Author: Karsten Hein
Category: High Fidelity
There are many different types of loudspeakers on the market. They range from horn-loaded designs to transmission lines, from 4-way via dual concentric to full-range. Each type has its own characteristic signature that will have benefits in some applications and disadvantages in others. To choose the best type of speakers for our lineup, we will need to consider the size of our listening room, as well as the types of music that our speakers will be mostly playing. While listening rooms will range from large to small and interior surfaces from absorbing to reflecting, our choice of music may similarly range from a preference towards natural instruments to electronically engineered sounds, from homely studio atmospheres to huge live venues.
If our listening position is at relatively low range, a speaker’s ability to perform well at high volumes will be less significant than its capacity to provide time and phase alignment at a close distance. If our preferred music is mostly that of studio recorded natural instruments and voices, our speaker’s ability to recreate the precise studio atmosphere will be more appealing to us than its ability to highlight the types of base lines found in artificially designed effect sounds that are found in movies and electronic music. If we have the necessary space to experiment with the positioning of our speakers, we will probably find that nearly all types of loudspeakers offer enough bass extension to perform well, even without the aid of additional subwoofers being placed in the room.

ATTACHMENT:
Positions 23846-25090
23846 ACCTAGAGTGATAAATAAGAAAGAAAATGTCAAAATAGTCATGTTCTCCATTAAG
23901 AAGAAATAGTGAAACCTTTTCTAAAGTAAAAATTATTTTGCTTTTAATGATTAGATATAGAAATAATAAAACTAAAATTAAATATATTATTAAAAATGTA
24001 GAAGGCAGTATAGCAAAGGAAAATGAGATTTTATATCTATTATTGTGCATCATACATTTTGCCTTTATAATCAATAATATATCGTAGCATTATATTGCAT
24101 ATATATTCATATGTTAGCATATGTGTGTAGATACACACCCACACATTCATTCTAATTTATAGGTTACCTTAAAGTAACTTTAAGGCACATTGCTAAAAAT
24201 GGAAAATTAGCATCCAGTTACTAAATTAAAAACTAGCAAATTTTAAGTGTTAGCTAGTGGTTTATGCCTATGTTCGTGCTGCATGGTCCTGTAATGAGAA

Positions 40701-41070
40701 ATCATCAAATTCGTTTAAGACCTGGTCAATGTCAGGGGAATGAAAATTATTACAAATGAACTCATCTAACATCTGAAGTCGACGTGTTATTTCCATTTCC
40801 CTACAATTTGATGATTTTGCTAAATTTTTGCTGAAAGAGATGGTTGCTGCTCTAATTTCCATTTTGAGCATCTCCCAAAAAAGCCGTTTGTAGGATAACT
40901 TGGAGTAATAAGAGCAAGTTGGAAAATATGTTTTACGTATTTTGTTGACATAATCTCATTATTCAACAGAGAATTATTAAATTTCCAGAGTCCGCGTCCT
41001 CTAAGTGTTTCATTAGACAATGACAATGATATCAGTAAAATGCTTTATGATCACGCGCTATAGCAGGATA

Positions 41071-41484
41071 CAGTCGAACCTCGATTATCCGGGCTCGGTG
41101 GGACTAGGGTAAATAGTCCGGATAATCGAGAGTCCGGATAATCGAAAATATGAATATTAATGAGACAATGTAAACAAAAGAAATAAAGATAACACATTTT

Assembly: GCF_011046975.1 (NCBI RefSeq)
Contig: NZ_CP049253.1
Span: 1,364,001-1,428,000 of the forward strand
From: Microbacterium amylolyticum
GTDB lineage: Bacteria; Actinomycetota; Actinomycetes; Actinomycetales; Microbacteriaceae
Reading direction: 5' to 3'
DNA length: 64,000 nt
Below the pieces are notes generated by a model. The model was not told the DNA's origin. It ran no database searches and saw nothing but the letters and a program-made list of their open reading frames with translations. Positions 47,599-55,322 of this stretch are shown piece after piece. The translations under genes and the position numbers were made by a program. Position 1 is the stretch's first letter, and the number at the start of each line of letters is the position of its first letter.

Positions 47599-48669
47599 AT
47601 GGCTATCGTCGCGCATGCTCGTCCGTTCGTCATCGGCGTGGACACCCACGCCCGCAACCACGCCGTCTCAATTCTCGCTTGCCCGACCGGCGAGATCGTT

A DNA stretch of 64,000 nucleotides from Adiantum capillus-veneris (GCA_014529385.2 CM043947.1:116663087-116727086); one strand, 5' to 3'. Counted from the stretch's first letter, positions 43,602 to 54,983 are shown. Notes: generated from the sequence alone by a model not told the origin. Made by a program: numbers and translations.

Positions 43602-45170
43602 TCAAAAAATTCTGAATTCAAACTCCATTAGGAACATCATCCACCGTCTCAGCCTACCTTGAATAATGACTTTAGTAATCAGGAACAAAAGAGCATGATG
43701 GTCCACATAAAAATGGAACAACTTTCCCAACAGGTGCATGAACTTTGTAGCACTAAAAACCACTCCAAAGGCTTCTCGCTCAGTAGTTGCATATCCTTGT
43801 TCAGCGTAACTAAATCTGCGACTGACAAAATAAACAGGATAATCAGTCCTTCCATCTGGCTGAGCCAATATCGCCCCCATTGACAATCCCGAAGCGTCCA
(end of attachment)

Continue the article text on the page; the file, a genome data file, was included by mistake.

Horn-loaded speakers are among the oldest variety of speakers, dating back to a time when electronic amplification was not yet available. The amplifying effects of animal horns and conches were used for public address, even before music was recorded. Anyone who has heard announcements made over a public address horn will understand that horns cary some frequencies better than others, thereby changing the natural tonality of the addresser. Today, horn-loaded speakers are mostly used in settings where music needs to be cast at high volume and over long distance, such as live concerts. Similarly, if live concerts played at high volumes are our preference for home listening, horn-loaded speakers might be our our choice of medium.
Today, the most common type of loudspeaker for home use is still of a relatively unexciting box shaped design with moving coil drivers that are made of paper or similar light weight materials. This design provides lots of freedom in terms of room placement and usually offers specialist drivers for each frequency range to assure for accurate reproduction of sound. Since the moving components of moving coil driver designs are relatively heavy, there is at least some unintended time lag involved when bringing them up to speed and slowing them down which leads to a smothering of frequencies. For those of us willing to experiment with more nimble designs, both planar magnetic and electrostatic speakers may present interesting alternatives in sound reproduction.